Black theatre movement is an artistic and dramatic movement that included drama which, initially, was concerned with the consciousness and identity of black Americans, and a kind of movement which has had considerable influence outside America and which has in turn been affected by the Black Power and the Civil Rights movements.
During the 1960s the black theatre movement became progressively more radical and there was an increasing tendency among black playwrights to dissociate themselves from the white American theatre and put on performances for black audiences only. A kind of side effect has been the use of all-black casts for plays by Shakespeare and other dramatists, including Thomas Beckett (Waiting for Godot, for instance). The movement had some influence in England, for example at the Dark and Light Theatre in Brixton, London.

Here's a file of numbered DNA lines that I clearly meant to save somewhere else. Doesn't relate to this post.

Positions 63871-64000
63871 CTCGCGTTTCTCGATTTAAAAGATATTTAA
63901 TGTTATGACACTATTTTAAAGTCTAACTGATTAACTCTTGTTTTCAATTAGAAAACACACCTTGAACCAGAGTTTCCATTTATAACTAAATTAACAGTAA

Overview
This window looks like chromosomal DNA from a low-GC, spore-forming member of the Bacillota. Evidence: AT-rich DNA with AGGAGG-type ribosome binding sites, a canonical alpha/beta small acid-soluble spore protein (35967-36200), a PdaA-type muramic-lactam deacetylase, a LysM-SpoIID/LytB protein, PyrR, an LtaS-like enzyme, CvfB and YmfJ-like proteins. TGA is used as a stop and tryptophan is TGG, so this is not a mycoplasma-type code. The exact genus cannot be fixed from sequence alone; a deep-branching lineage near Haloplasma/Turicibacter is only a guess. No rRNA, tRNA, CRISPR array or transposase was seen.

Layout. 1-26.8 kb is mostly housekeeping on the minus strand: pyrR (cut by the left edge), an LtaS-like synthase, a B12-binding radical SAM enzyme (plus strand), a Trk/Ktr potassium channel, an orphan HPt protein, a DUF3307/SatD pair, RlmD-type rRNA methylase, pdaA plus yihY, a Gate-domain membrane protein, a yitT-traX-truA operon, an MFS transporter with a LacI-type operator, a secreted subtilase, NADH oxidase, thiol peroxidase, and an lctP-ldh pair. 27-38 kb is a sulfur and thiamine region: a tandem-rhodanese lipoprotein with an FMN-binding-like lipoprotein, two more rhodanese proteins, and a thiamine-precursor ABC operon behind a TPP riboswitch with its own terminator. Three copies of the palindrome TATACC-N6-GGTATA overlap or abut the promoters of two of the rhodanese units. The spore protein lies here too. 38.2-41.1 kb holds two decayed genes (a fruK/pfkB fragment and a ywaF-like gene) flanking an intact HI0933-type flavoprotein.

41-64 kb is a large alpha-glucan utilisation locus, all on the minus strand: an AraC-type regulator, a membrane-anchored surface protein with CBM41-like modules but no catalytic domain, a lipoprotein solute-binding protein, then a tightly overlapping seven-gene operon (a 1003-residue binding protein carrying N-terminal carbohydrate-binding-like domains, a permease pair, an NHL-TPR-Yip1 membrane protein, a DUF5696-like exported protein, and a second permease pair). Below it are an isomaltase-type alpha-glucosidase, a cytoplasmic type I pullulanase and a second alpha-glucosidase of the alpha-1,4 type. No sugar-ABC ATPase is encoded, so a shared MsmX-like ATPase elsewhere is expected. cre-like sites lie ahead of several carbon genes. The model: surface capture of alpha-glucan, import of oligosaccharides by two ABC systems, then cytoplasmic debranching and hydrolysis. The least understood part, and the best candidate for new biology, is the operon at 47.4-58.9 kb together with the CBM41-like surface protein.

The first major work by a black dramatist is generally reckoned to be James Brown’s King Shotaway (1823), William Wells Brown’s The Escape; or, A Leap for Freedom (1858), Angelina W. Grimké’s Rachel (1916), Lorraine Hansberry’s A Raisin in the Sun (1959), Other black playwrights of this movement include James Baldwin, Le Roi Jones (who changed his name to Amamu Amiri Baraka) and Ed Bullins. West African dramatists – especially Wole Soyinka – have also made a contribution, as has Aimé Césaire, the Martinique-born writer.
Also read; Discuss Negritude
Also read; African American studies or Black studies